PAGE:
Kyiv brushes off US, Slovakia wobbles as EU ministers come to town

Kyiv brushes off US, Slovakia wobbles as EU ministers come to town


Kyiv brushes off US, Slovakia wobbles as EU ministers come to town

KYIV (Reuters) - EU foreign ministers convened in Kyiv for their first ever meeting outside the bloc on Monday, broadcasting their support after a pro-Russian candidate won an election in Slovakia and the U.S. Congress left Ukraine war aid out of its spending bill.

Kyiv brushed off the wobbles on both sides of the Atlantic, especially the prospect that the U.S. Congressional vote, which excluded aid to Ukraine from an emergency bill to prevent a government shutdown, represented a deeper change in policy.

"We don't feel that the U.S support has been shattered... because the United States understands that what is at stake in Ukraine is much bigger than just Ukraine," Foreign Minister Dmytro Kuleba told reporters as he greeted the EU foreign policy chief Josep Borrell.

As for the election victory of pro-Russian Slovakian former Prime Minister Robert Fico, Kuleba said it was "too early to judge" the impact on politics there, noting that a new leader would still have to form a coalition.

Monday's meeting in Kyiv was touted by Borrell as an historic first but it comes at an awkward time for the Western alliance that has supported Kyiv.

The summer is ending after a slower-than-expected Ukrainian military counter-offensive, without the major success that Western leaders had hoped to see before autumn mud clogs the treads of their donated tanks.

"I am sure that Ukraine and the entire free world are capable of winning this confrontation. But our victory depends directly on our cooperation with you," Ukraine's President Volodymyr Zelenskiy told the ministers, according to his website.

Borrell told a news briefing with Kuleba the EU remained united in its support for Ukraine and that he had proposed an EU spending package for Kyiv of up to 5 billion euros ($5.25 billion) for 2024 which he hoped to have agreed by then.

Kuleba said it would help both Ukraine and the EU to have more clarity on the judicial aspects of transferring Russian assets frozen in the West to help fund Ukraine's reconstruction efforts.

German Foreign Minister Annalena Baerbock called for efforts to prepare Ukraine for the coming winter, including through air defence and guaranteed energy supplies, after Russia bombed Ukraine's energy infrastructure last year.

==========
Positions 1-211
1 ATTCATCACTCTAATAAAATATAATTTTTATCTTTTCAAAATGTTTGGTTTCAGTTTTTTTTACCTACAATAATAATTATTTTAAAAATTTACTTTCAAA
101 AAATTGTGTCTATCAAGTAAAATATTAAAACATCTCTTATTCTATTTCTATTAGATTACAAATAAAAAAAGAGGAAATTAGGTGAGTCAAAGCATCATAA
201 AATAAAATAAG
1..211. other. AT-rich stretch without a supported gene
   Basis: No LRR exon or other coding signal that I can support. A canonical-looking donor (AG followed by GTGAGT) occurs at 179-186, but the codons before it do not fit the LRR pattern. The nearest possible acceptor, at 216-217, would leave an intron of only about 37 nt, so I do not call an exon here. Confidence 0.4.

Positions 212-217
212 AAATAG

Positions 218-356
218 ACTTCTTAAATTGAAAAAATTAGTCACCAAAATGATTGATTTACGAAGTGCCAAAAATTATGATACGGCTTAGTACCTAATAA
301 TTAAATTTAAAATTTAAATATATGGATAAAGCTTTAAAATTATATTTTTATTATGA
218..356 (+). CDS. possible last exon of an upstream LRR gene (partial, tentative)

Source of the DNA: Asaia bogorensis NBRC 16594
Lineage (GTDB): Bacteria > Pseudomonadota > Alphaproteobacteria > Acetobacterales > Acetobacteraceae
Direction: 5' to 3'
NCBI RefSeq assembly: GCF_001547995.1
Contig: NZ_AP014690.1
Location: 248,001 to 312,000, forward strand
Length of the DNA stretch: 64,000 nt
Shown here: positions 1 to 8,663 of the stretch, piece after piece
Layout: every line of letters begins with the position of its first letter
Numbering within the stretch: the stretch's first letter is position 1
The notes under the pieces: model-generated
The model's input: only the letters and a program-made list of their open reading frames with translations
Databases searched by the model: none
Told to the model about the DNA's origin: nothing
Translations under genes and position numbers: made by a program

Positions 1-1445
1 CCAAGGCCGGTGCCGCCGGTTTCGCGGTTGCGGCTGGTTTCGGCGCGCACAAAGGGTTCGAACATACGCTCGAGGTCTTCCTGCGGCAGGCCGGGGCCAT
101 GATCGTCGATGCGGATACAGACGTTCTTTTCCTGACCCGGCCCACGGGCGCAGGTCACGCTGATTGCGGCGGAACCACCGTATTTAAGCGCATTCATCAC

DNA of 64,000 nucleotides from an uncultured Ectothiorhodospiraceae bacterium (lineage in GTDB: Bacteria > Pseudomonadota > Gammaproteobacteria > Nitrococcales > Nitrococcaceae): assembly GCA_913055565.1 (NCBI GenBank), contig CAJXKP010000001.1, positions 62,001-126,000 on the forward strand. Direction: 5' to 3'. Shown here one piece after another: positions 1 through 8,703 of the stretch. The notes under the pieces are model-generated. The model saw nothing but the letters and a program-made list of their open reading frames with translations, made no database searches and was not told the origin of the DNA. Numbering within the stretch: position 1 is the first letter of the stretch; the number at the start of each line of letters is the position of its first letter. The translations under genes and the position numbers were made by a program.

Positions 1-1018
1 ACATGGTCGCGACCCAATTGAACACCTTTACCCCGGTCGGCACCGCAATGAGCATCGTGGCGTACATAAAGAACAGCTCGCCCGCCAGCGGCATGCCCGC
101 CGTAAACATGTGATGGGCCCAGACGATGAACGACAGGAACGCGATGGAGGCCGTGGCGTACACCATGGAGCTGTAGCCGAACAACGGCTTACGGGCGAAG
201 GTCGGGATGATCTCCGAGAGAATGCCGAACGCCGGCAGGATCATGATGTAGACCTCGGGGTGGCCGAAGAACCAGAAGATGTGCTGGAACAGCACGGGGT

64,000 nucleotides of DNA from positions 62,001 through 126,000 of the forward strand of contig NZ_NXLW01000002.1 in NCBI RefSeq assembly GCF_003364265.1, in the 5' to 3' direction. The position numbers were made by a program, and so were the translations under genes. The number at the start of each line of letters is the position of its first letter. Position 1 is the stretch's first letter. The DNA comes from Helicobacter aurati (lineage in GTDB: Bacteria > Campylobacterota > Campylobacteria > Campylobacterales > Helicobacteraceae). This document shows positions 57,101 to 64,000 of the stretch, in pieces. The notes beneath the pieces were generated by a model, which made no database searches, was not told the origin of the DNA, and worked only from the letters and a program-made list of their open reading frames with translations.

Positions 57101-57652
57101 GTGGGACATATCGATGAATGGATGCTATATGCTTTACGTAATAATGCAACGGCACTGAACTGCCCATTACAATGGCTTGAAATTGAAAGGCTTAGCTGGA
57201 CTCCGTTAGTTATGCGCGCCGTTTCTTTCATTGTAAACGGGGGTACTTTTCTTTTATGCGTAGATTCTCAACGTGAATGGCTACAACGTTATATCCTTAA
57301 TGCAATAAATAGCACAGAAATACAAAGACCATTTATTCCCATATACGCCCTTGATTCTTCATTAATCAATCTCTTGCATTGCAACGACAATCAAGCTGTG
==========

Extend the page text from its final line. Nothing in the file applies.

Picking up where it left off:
"Last winter, we saw the brutal way in which the Russian president is waging this war," said Baerbock. "We must prevent this together with everything we have, as far as possible."


Moscow touted the congressional vote in the United States as a sign of increasing division in the West, although the Kremlin said it expected Washington to continue its support for Kyiv.

The omission of aid for Ukraine was "a temporary phenomenon. America will continue its involvement in this conflict, in fact direct involvement," Kremlin spokesman Dmitry Peskov said.

"But we have repeatedly said before that according to our forecasts fatigue from this conflict, fatigue from the completely absurd sponsorship of the Kyiv regime, will grow in various countries, including the United States."

Elections are looming in several Western countries, above all next year in the United States where former President Donald Trump is leading the Republican field in his bid to return to the White House. Several high profile right-wing Trump supporters in Congress have called for a halt to Ukraine aid.

Republicans already control the House of Representatives, one of the two houses of the U.S. Congress. Although most Republican lawmakers still support Kyiv, the House speaker, Kevin McCarthy, was forced to rely on Democrats to pass the weekend measure to keep the government open, and might need to rely on them again to support any bill to fund Ukraine. Right wingers have threatened to try to remove him.

President Joe Biden's administration says it expects the House to pass a measure to keep aid to Ukraine flowing. Biden on Sunday pressed congressional Republicans to back the aid, saying he was "sick and tired" of the political brinkmanship that had nearly shut the government.

Kuleba said Ukraine had "a very in-depth discussion with both parts of the Congress - Republicans and Democrats", and expects aid to continue.